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Uighurs: Uprising from the ashes of history

August 14, 2008

CBC News (Canada)
August 12, 2008

Chinese Muslims at a mosque in Linxia, a city known as the 'small
Mecca of China.' Islamic cultural influences can be traced back
nearly 1,000 years in China. In the far northwest of the country,
some Muslims known as Uighurs favour greater independence. China
accuses such groups of links to al-Qaeda. Chinese Muslims at a mosque
in Linxia, a city known as the 'small Mecca of China.' Islamic
cultural influences can be traced back nearly 1,000 years in China.
In the far northwest of the country, some Muslims known as Uighurs
favour greater independence. China accuses such groups of links to
al-Qaeda. (Andy Wong/Associated Press)Travellers in today's China are
often surprised to discover that the country has a sizeable Muslim population.

According to the Chinese government, there are more than 20 million
Muslims who live in all parts of the country.

Others say the number may even be higher.

Many Chinese towns have mosques.The call to prayer can be heard on
Fridays from Beijing to Yunnan in the south, and especially in the
oases of arid Xinjiang in the far northwest.

But there are subtle differences among the communities that follow
Islam in China -- cultural, linguistic and nationalist nuances that
formed over centuries of an often-troubled history.

Muslims have lived in the Middle Kingdom from just after the death of
the Prophet Muhammed in 632 AD.

They came as traders and missionaries from Arab states, and later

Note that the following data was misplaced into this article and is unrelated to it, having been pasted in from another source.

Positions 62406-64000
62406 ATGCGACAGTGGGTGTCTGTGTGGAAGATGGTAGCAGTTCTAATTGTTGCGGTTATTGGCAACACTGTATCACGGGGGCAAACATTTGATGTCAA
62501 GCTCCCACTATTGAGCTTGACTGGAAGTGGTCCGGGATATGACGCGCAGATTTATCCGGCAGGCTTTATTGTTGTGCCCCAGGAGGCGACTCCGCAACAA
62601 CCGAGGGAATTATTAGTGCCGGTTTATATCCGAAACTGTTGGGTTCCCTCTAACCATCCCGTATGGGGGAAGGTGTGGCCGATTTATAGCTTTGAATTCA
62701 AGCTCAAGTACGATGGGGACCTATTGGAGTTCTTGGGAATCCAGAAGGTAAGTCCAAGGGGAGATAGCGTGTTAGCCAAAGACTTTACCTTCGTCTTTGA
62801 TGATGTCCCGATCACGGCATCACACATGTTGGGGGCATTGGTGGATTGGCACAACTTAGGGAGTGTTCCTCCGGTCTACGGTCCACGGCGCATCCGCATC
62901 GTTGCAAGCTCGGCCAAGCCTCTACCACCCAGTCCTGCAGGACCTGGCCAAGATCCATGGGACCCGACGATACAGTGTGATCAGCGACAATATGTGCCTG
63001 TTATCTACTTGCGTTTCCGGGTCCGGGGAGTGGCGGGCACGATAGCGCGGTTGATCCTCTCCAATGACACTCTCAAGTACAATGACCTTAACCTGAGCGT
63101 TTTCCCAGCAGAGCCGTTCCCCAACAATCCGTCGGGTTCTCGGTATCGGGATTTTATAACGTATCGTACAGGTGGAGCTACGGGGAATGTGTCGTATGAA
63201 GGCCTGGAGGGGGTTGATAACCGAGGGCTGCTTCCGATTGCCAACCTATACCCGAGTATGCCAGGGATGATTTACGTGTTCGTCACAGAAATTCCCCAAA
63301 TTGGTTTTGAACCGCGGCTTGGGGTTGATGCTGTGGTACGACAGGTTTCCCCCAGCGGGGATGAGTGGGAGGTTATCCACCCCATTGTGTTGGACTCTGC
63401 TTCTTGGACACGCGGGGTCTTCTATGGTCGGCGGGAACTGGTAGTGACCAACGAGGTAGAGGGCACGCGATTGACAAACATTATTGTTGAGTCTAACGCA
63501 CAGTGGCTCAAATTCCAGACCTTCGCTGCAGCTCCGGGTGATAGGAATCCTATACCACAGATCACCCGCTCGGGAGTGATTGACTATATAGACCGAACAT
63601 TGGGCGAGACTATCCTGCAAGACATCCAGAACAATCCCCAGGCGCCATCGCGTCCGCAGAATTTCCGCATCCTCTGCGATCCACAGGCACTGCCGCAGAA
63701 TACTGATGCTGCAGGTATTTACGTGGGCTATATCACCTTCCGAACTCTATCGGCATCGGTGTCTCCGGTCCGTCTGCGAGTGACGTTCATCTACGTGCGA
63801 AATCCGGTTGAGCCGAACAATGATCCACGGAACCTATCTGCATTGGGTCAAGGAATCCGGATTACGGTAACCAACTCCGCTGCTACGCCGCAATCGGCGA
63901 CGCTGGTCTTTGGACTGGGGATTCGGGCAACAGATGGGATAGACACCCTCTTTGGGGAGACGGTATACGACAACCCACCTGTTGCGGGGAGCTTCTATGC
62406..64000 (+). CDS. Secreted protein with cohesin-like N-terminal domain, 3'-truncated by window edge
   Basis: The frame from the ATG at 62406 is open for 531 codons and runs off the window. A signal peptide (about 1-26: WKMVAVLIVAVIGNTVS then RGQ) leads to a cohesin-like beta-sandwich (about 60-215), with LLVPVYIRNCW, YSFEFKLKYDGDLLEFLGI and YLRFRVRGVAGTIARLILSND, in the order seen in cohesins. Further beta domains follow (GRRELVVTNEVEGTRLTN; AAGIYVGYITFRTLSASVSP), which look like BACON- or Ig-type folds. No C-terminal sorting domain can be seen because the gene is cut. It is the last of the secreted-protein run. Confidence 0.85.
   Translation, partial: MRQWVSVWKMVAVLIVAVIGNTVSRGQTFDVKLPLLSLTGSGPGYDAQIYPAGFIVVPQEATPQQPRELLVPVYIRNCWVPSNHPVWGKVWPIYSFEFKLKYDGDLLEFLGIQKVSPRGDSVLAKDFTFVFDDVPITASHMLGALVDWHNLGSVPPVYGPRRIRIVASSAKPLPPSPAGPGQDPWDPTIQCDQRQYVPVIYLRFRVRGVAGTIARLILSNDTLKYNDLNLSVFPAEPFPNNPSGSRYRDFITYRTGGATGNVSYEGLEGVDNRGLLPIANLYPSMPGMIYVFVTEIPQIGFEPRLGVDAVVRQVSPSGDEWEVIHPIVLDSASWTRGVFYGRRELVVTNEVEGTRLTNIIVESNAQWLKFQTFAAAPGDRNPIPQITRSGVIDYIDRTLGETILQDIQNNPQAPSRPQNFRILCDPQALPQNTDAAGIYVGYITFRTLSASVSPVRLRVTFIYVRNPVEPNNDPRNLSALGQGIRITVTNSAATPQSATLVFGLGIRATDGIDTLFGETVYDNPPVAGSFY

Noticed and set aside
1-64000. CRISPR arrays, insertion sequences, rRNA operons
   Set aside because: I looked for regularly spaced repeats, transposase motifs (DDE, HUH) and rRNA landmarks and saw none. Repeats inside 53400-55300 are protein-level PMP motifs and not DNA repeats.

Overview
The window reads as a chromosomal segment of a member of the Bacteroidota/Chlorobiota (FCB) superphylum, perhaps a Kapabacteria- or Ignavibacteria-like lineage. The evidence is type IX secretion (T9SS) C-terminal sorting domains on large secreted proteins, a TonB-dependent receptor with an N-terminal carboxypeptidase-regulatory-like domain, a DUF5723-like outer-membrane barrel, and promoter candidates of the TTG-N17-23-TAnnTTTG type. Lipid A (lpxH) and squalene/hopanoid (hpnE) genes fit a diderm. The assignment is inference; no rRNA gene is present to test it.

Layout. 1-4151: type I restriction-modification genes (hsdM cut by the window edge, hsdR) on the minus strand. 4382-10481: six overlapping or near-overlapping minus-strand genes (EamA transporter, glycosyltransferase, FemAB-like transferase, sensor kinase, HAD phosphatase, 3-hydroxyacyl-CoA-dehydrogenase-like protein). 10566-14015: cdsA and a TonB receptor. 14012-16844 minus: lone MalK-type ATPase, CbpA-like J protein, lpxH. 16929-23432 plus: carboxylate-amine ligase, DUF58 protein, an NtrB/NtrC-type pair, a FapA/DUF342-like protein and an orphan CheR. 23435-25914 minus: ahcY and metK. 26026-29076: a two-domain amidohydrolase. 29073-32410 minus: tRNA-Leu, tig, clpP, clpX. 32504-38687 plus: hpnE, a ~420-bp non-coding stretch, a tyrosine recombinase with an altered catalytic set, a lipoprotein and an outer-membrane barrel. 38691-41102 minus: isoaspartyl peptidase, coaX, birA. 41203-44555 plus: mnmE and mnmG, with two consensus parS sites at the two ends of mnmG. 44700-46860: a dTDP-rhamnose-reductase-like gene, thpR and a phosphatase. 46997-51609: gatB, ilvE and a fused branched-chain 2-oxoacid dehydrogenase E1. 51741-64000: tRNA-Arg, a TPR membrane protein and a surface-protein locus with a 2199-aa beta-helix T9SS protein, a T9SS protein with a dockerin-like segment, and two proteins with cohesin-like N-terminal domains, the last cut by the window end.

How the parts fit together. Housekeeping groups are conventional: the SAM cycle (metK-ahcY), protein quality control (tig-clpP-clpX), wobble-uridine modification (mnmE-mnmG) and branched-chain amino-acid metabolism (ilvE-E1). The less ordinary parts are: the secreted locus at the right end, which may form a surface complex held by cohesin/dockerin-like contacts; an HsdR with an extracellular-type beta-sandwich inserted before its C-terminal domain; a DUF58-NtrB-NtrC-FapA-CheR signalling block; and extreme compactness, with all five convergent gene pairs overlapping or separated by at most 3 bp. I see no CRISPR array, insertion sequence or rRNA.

from Islamic Persia and Ottoman Turkey.
1st mosque built 1,400 years ago

Tang and Song Dynasty emperors, with an eye on the riches of the
Muslim world, made them welcome and even built China's first mosque
in what is today the city of Guangzhou.

A mosque is seen with the moon in the background in the ancient Silk
Route city of Kashgar, near China's far western border with
Pakistan.A mosque is seen with the moon in the background in the
ancient Silk Route city of Kashgar, near China's far western border
with Pakistan. (Ng Han Guan/Associated Press)Over the years, traders
and travellers married into Han Chinese families, and settled and
assimilated while keeping their Muslim faith.

Descendants of this group are contemporary China's largest Muslim
group, known as Hui.

Centuries of co-existence have made many Hui people distinguishable
from Han Chinese only by the practice of their faith. When decades of
mandatory atheism under Mao Zedong ended in the late 1970s, many
devout Hui flourished, reopening mosques and signing up for
government-approved trips to Mecca.

The same wasn't true of the country's other large Muslim group, the
Uighur people of Xinjiang.

Ethnically, Uighurs are Central Asian, speakers of a language related
to Turkish.

They look west to the Middle East, Turkey and Tashkent, not east to Beijing.

Like the Tibetans on their southern border, they remember when they
inhabited a sovereign land and even conquered parts of past Chinese
empires in battles centuries ago.

On the northern branch of the historic Silk Route between Mongol
China and Rome, the Uighurs traded and travelled widely and forged a
distinctive local approach to Islam.

Xinjiang named China's 'new frontier'

But the Chinese have long regarded the region as an integral part of
their vast country.

A young Uighur boy waits for customers to sell Muslim caps to at a
traditional bazaar in Hotan, northwest China's restive Xinjiang
region. A young Uighur boy waits for customers to sell Muslim caps to
at a traditional bazaar in Hotan, northwest China's restive Xinjiang
region. (Eugene Hoshiko/Associated Press)In the 19th century, Chinese